There you go.
You have to tell that story.
I'm falling over laughing
and you have to tell that story next.
It's not enough that I love you,
or need you,
or make use of you regularly.
You have to entertain me,
regale me with antics of past mischief,
blind me useless with tears of hysterics,
make me wonder how you got this way,
this especially funny way,
in your lifetime of Catholic masses and stiff business suits.
I can't compete, and you know it,
but it is my insight
(or relentless pondering for insight)
that keeps you interested.
And if it wasn't enough that we loved each other before we met,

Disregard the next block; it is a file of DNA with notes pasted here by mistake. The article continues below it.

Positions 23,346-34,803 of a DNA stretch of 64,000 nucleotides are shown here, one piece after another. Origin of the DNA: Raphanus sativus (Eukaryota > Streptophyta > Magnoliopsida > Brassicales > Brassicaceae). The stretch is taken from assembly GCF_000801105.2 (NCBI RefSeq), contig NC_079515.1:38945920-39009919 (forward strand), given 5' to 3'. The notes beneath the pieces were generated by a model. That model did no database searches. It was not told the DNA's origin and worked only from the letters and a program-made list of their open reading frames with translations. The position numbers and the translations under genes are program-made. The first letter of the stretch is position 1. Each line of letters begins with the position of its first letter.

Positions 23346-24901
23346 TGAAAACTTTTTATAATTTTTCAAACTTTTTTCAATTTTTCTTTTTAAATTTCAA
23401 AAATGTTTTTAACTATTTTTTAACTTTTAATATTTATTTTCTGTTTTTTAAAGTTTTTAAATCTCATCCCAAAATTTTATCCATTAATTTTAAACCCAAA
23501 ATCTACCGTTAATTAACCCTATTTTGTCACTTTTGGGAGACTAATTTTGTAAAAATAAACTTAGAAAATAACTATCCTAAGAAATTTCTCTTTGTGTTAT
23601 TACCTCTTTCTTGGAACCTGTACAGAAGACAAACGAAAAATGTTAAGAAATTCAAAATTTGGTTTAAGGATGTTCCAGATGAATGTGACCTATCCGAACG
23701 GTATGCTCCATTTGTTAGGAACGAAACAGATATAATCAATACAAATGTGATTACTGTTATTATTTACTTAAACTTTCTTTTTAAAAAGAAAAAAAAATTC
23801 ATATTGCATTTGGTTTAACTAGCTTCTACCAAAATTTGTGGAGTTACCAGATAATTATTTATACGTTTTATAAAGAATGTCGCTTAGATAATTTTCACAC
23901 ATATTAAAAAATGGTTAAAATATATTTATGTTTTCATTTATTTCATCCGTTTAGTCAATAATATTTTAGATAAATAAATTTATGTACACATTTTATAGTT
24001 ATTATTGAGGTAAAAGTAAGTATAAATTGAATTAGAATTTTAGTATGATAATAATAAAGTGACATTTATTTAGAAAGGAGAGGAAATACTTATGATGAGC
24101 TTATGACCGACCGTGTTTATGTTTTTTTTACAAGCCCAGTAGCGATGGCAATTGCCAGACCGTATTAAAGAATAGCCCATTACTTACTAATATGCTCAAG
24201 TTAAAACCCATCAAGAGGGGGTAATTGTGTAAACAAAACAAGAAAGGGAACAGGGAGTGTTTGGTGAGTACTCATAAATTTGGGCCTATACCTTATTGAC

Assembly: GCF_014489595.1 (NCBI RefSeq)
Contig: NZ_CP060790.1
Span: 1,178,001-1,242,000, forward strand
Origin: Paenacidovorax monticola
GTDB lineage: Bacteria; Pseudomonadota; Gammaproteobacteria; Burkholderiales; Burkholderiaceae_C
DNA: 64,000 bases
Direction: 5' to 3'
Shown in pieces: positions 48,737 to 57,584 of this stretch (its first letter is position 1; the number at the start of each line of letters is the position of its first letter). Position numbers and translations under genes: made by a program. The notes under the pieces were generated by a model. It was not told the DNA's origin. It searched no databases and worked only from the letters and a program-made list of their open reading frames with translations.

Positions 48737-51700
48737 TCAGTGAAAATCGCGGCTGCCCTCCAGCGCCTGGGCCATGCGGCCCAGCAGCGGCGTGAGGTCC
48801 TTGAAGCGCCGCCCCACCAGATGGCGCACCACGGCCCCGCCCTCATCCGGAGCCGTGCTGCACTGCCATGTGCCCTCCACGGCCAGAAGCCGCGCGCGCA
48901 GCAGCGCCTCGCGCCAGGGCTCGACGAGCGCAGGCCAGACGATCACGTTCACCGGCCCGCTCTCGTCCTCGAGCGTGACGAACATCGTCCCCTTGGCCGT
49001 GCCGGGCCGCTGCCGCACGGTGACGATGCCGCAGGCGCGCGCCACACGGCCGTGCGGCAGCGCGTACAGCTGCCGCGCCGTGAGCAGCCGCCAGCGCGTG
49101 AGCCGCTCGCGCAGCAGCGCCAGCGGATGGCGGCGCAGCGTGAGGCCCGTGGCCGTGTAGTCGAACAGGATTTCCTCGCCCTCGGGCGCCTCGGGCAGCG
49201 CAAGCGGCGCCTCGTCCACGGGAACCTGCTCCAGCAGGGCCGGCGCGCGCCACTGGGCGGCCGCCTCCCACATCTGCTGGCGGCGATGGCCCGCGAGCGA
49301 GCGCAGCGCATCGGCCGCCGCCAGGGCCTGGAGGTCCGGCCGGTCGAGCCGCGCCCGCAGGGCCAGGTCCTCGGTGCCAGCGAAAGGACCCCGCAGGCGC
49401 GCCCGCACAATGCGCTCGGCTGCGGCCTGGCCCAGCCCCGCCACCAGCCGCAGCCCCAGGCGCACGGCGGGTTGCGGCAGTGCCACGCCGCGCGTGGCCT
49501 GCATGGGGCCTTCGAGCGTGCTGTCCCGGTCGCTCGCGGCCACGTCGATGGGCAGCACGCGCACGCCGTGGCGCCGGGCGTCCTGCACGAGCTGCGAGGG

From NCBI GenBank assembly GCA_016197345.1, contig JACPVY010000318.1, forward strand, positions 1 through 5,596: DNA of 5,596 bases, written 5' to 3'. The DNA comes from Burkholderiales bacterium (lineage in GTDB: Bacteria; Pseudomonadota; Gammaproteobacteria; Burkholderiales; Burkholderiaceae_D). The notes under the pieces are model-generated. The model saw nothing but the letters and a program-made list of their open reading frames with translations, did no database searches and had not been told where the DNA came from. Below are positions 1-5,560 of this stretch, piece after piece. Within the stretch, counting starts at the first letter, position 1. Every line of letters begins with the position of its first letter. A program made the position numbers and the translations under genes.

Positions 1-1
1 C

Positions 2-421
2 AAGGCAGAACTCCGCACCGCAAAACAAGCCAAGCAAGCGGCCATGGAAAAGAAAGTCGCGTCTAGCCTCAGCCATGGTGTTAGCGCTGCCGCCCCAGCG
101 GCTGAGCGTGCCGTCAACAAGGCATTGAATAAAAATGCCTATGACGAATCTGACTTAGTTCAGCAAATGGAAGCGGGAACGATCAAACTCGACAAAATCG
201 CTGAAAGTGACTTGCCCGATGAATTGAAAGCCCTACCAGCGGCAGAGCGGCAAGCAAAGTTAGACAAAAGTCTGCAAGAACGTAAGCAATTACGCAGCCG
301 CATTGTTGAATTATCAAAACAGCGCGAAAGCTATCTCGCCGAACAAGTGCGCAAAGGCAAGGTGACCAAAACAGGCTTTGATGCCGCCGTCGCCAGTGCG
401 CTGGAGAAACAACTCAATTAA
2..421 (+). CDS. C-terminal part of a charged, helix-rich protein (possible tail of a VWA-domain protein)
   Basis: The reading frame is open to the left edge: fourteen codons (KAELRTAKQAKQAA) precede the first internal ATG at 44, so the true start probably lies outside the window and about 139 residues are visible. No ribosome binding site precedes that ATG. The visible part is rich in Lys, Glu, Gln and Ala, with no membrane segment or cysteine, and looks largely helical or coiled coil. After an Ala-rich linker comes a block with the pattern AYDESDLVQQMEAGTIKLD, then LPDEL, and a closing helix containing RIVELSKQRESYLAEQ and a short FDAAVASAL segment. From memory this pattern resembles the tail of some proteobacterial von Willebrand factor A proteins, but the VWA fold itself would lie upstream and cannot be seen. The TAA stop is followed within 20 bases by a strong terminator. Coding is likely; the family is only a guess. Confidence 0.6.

or that we married quickly on a rainy Portland night,
but that we turned ourselves into a complexity of counterparts that nothing could separate.
And it never mattered
when we had money or when we didn't.
Three kids (and no water) in a mountain snowstorm,
and the springtime building of a quarter acre garden from nothing.
crying over ducks,
canning wild fruit,
and swimming in the creek.
You thought it would,
but it never broke us when one child left.
We slipped into a tighter weave,
as the other two flourished.
I grew it.
You cooked it.
We ate it together.